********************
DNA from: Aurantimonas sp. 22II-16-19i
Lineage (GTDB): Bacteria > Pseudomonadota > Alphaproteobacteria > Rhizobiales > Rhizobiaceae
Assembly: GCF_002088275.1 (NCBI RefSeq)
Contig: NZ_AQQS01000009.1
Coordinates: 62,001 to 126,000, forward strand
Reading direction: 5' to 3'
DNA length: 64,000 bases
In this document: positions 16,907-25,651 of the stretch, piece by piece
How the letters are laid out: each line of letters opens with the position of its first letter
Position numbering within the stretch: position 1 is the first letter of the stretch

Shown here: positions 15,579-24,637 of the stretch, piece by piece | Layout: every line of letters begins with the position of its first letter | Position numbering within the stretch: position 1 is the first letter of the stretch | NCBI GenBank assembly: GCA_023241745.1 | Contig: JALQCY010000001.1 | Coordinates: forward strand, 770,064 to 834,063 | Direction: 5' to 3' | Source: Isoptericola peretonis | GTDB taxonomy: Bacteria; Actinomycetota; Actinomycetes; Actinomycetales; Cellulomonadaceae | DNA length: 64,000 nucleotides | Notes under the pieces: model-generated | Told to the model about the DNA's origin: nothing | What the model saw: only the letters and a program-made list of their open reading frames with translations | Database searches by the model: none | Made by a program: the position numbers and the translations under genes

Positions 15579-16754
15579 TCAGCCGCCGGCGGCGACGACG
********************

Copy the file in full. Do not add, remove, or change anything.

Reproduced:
DNA from: Aurantimonas sp. 22II-16-19i
Lineage (GTDB): Bacteria > Pseudomonadota > Alphaproteobacteria > Rhizobiales > Rhizobiaceae
Assembly: GCF_002088275.1 (NCBI RefSeq)
Contig: NZ_AQQS01000009.1
Coordinates: 62,001 to 126,000, forward strand
Reading direction: 5' to 3'
DNA length: 64,000 bases
In this document: positions 16,907-25,651 of the stretch, piece by piece
How the letters are laid out: each line of letters opens with the position of its first letter
Position numbering within the stretch: position 1 is the first letter of the stretch

Shown here: positions 15,579-24,637 of the stretch, piece by piece | Layout: every line of letters begins with the position of its first letter | Position numbering within the stretch: position 1 is the first letter of the stretch | NCBI GenBank assembly: GCA_023241745.1 | Contig: JALQCY010000001.1 | Coordinates: forward strand, 770,064 to 834,063 | Direction: 5' to 3' | Source: Isoptericola peretonis | GTDB taxonomy: Bacteria; Actinomycetota; Actinomycetes; Actinomycetales; Cellulomonadaceae | DNA length: 64,000 nucleotides | Notes under the pieces: model-generated | Told to the model about the DNA's origin: nothing | What the model saw: only the letters and a program-made list of their open reading frames with translations | Database searches by the model: none | Made by a program: the position numbers and the translations under genes

Positions 15579-16754
15579 TCAGCCGCCGGCGGCGACGACG